I was not expecting much when I started reading The Lost Steps by Alejo Carpentier. I have a simple reason; no matter what, I just dislike magical realism. However, I decided to give it another go. Apparently Carpentier is known as the ‘father’ of magical realism. I didn’t feel its presence in the book as strongly as I usually do while reading magical realism. Admittedly, I try to stay away from the genre as much as possible, but I have read my fair share of books in this genre.
A composer living in New York City leaves for the jungles in South America with his mistress, to find himself. I don’t know if Carpentier was a macho Latino himself, but at least his 50s hero, the protagonist with no name, has no problem with abandoning women. None of the women are too likeable but neither is the composer.
I feel torn about the book. There were definitely some positive sides to it, but the same can be said about negative sides. It is an extremely descriptive book, but it did not bother me. I felt like it gave a lyrical flow to the story. Indeed, the protagonist is a musician, and so was the author. Music has a strong presence in the book.
Magical realism is a confusing genre in my honest opinion, making no sense most of the time with the time changes and other confusing material. Even though it was not a full fledged magical realism trip the book still leaves a lot to the imagination, and I am pretty sure there are as many interpretations of the book as there are readers. In a way this is fantastic, since every time we read a book we read it the way no one else ever have or will. To me that’s all the magical realism I need.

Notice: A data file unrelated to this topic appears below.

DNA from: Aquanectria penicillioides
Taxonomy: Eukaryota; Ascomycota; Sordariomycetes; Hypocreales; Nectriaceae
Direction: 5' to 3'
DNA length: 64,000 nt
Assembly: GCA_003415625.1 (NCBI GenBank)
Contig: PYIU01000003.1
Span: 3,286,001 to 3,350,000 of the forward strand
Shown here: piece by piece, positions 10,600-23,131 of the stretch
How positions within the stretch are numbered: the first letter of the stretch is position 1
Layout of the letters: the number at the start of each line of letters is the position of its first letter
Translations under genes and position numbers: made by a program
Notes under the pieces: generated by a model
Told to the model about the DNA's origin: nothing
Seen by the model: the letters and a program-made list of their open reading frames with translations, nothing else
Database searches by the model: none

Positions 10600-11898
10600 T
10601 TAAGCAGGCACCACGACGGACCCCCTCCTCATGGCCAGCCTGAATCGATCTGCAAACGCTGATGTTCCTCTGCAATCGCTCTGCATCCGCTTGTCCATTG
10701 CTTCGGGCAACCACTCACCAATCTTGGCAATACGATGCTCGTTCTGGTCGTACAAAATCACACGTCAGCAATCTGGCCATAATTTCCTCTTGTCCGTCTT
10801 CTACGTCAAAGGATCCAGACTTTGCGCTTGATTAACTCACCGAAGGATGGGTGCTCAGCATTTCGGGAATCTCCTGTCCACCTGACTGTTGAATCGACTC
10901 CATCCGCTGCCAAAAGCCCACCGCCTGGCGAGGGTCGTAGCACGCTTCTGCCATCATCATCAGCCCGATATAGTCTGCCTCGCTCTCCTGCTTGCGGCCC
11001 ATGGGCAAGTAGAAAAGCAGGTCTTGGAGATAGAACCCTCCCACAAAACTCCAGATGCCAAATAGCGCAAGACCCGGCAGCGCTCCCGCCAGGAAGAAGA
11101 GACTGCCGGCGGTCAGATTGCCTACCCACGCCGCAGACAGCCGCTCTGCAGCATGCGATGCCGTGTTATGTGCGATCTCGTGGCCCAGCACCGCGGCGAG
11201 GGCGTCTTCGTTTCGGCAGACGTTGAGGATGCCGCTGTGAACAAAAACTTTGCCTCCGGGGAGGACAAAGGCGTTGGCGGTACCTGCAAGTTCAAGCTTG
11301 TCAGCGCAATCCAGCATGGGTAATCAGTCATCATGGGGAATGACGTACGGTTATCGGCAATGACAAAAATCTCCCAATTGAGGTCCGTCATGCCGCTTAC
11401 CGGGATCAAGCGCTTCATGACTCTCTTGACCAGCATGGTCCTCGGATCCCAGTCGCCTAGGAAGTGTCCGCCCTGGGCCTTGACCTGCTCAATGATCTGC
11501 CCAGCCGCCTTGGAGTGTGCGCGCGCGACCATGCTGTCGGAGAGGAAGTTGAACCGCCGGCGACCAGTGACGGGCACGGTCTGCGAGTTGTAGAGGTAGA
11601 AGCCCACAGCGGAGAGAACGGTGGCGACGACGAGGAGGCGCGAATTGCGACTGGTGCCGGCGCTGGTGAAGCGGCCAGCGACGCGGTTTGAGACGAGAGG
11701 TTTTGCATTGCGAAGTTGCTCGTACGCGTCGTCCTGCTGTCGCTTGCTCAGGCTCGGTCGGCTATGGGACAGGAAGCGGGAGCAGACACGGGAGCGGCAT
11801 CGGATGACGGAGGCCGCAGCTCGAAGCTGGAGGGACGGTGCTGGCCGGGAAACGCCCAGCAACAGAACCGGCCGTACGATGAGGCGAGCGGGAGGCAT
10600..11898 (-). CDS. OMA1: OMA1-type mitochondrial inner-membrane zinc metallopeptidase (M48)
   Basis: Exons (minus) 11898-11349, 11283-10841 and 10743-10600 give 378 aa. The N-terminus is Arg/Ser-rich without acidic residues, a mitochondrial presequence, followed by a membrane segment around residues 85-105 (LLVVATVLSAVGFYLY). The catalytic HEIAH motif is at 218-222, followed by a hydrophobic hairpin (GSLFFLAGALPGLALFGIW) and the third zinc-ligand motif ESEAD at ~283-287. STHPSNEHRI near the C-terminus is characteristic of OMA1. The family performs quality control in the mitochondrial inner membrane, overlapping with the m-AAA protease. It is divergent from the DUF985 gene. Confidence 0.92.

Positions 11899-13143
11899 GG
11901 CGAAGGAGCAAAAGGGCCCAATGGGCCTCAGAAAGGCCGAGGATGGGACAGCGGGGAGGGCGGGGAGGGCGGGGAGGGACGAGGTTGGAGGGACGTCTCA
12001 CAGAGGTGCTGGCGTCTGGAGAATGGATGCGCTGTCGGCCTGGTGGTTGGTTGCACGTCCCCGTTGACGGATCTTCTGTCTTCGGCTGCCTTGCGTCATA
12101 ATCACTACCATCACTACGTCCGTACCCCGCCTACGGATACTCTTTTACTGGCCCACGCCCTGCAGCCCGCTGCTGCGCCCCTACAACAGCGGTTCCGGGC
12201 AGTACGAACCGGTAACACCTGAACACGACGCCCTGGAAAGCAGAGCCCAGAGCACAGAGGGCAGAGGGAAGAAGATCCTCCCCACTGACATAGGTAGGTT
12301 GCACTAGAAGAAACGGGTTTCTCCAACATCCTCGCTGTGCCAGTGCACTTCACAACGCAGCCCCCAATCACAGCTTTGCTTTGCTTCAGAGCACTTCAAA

When reading reviews of this book you’ll know that you’re about to read something different. When people really like a book, really dislike it, and some say it’s ‘good’, there must be something to it. Usually I end up really enjoying the book, or really disliking it. This time I am right in between. It has its problems and its strengths, so in my mind they even each other out. Unfortunately these books tend to be forgotten the minute I start reading the next book.